In future, we might look back on the timing of this year’s IDAHOBIT vigils with pain, because of the pandemic, and the associated suffering, deaths, sacrifice of first-line workers, and terrible effects on the economy and the workplace, as well as the great pain of those people – young and old – called to isolate, and finally the suspension of the communal life of all churches. Sometimes, worried voices have raised their objections to closing a church: as if a pause from the regular liturgy could really extinguish the need for God, and the grace that is poured out generously to satisfy this need.
Throughout the pandemic, LGBT people, together with their parents, families, friends and the pastoral carers who support them, have set up many online initiatives to pray, meditate and share, to try and escape from the loneliness, to build a community, to celebrate and to hope.
As Christians, we instantly understood that, regardless of isolation, we can pray; we can read and meditate the Word of God; we can ask for and receive forgiveness for our sins; we can be nourished by the presence of God; we can call and receive the Holy Spirit; we can, and must, entrust God with the suffering of ill people.
The loving presence of God is not limited by any restrictions: God is open and as generous now as before; God lives in our homes and in our heart. God nourishes, forgives, consoles, and enlightens. Through Jesus Christ, God became our friend forever. Christ is the only temple we need, and he is there for us. Because of this, we can worship the Father in spirit and in truth.
During this long period of fasting, it would be wrong to fear that we cannot access God’s grace just because we cannot go to church. God is accessible, present, and alive in us and in our homes, as well as in our phone calls; in the prayers of individuals and of the community, even if at distance; in the sleeping embrace of people who wake up with us; in the voice of our family on the phone.
We can experience this private dimension of faith, a love for God’s presence that goes beyond the lack of ministers, rituals and sacred items. We need them all to make God visible and concrete. God is invisible, but he is there.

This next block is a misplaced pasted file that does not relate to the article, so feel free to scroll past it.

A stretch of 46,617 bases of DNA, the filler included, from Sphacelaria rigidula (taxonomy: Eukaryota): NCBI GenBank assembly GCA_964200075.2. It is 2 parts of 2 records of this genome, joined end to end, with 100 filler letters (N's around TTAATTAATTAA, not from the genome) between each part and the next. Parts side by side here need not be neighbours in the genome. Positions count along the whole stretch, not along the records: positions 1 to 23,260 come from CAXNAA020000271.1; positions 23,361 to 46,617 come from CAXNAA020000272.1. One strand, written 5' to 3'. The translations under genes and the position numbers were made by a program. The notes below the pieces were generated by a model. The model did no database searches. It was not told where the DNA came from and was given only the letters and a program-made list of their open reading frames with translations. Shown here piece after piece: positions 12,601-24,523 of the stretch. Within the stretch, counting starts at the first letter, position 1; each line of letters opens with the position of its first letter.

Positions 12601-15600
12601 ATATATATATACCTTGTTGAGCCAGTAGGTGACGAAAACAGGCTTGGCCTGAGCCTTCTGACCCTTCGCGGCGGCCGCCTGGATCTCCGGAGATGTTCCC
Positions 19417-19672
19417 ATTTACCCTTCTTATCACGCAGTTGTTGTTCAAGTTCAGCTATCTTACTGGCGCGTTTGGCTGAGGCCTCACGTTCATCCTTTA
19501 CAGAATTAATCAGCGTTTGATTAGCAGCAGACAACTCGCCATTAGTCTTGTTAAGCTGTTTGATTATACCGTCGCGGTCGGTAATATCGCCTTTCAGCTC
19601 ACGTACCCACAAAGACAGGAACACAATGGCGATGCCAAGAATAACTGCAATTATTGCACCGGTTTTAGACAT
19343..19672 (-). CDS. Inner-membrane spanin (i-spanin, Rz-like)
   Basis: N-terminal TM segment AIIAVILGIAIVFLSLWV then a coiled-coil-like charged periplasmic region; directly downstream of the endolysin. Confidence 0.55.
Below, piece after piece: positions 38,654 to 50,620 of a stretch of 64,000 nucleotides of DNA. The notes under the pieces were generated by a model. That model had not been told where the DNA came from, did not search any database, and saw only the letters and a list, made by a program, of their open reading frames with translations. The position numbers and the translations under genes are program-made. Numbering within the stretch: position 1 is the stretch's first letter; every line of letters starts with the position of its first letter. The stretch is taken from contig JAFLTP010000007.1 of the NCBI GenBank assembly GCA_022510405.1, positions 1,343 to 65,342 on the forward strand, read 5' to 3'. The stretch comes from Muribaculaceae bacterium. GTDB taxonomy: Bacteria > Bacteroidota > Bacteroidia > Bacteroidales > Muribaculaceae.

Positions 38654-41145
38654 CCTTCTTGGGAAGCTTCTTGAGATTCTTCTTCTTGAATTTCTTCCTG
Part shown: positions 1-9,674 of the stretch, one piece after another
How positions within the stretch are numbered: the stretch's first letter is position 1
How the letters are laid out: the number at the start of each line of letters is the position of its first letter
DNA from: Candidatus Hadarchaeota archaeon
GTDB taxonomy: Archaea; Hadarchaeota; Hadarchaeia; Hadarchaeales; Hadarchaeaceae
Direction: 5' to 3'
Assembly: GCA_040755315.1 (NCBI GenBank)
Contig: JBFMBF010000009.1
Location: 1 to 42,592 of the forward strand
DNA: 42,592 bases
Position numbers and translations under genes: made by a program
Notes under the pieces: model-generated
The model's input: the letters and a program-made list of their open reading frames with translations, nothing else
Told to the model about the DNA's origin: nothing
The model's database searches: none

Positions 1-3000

We can experience this faith because we have learned from our experience as LGBT Christians to feel loved by God even without the rituals, because when the ‘scribes and pharisees’ excluded us, we had to learn to find God’s love outside the reassuring circle of ‘normal people’. If we look for God, we will find God, because God will find us first.
If we want to ask for God’s forgiveness, we can do it, for we are sure that God will give us the strength to be better. If we are hungry for God, we can pray and receive the strength we need. If we feel overwhelmed and scared, we can find reassurance in God’s embrace. It is not worthless, in these gloomy times. Nothing can set us apart from God’s love – that is the hope of the resurrection.
We are, then, grateful for our experience of exclusion, as we have discovered a liberating space that saves us, a freedom that we can give and share with everyone.
This is why we invite you all to pray with the Christian communities in Piacenza, Parma and Reggio Emilia (Italy) on 17 May. Come and drink at Jacob’s well, where Jesus, before he gave us the water of eternal life, is happy to drink our water from our wells, however muddy they might be, and where Jesus met the Samaritan woman, who stands for all who are outcast and excluded.
She was a woman who probably had a complicated romantic life, but didn’t feel judged by Jesus. Like her, we recognise the one who was Sent by God, because her story is our story, and in her life a meaning emerges, through Jesus’s unparalleled sensitivity, trust and mercy.
The vigil will take place online, on Google Meet, on Sunday 17 May 2020, at 4pm CET. If you want to take part, please send an email to email@example.com and you will receive a link to join.
Remember: God loves you as you are: as a human being created by God, you have dignity, and you will evidence your dignity by living your love. We wish you all the best.
First hymn: Jesus and the Samaritan woman.
Introduction by Franciscan sister E. Solmi
First testimony: the pain of being excluded
Second testimony: the comfort of feeling welcome
Gospel reading: Jesus and the Samaritan (John 4, 1-29), read by Noemi Falla, Methodist Church in Parma
Reflection by Fr Guerrino Franzoni (from Bagnolo in Piano)
Music: Gabrile’s oboe (E. Morricone)
Finally blessing (community of Piacenza)